Intelligence versus Knowledge

Are you smarter than a 5th grader?

A few months ago, I took part in a job interview. During said interview, the committee asked me a rather absurd question, i.e. “How would I feel interacting with people who are smarter than me?” The basic premise being the job required interacting with college faculty, who all had earned a PhD. As I only had a master’s degree, I therefore possessed less intelligence than the professors.

I did not receive a job offer, somewhat because I do not think a PhD makes someone smarter or more intelligent than anyone else. All a PhD signifies perseverance and an abundance of knowledge in one specific subject area. Knowledge and intelligence are not synonymous with one another.

According to Merriam-Webster, knowledge is “facts, information, and skills acquired by a person through experience or education; the theoretical or practical understanding of a subject.” The ability to “know” a subject does not bestow intelligence. Yes, it requires a baseline level of brain power to comprehend knowledge, but knowing facts and figures does not make one intelligent.

Intelligence remains a difficult concept to measure. Despite the numerous IQ tests and measures that proliferate the market, measuring intelligence remains elusive. At the most basic definition, intelligence is “the ability to acquire and apply knowledge and skills.” Human intelligence differs from animal intelligence. Mankind can think, reason, make logical deductions, and learn from past failures. Animals rely on instinct. Furthermore, animals lack the capacity to acquire knowledge.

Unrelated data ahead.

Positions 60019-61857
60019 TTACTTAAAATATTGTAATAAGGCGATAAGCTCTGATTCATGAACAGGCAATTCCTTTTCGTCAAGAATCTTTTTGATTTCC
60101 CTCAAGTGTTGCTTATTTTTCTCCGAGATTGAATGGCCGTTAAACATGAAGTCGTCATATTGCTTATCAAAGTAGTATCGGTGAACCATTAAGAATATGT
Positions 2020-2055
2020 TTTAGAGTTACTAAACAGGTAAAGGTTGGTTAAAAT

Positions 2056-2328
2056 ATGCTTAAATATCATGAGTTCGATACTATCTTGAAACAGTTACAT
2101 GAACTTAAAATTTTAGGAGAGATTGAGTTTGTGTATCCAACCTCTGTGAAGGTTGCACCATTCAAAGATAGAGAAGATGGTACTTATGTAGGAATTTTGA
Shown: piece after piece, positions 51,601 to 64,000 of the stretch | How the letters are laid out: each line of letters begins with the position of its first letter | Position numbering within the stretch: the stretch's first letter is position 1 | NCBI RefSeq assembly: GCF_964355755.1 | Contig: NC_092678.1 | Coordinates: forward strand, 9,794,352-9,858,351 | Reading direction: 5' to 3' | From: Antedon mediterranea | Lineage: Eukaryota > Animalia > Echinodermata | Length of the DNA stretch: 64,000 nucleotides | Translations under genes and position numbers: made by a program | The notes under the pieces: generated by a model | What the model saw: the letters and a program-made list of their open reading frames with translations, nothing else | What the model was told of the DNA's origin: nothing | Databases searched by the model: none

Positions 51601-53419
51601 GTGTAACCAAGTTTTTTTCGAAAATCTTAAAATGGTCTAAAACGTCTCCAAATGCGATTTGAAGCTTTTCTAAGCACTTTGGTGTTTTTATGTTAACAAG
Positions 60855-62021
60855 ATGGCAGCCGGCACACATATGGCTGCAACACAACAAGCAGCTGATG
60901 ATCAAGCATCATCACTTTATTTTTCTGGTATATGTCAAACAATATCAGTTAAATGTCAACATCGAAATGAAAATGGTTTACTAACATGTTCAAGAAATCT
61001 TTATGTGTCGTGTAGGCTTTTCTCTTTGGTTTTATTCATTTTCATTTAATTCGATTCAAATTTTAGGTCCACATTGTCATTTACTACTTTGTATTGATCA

How precisely does intelligence and knowledge fit together? You need some level of intelligence to learn about the world. But acquiring knowledge does not make you intelligent. If you cannot comprehend the information or apply what you have learned, then you did not truly acquire any knowledge.

One misconception I have noticed is that people assume that because someone possesses a PhD, this somehow bestows upon them a higher level of intelligence. This opinion is flawed. Just because someone is specialized and talented in one specific subject matter does not mean they will thrive in another area. Doctors of Philosophy in Mathematics rarely teach comparative literature. Someone can accumulate an impressive list of academic achievements and credentials and still not know how to turn up to work on time or how to function in a non-academic society. Comparing intelligence with knowledge is like comparing apples and oranges, they mean different things.

Overall, do I think someone with a PhD is smarter than me? No. Do I concede that they possess a deeper knowledge base than me? Yes.

What do you all think? How would you respond to the question, “How do you feel about working with people who are smarter than you?”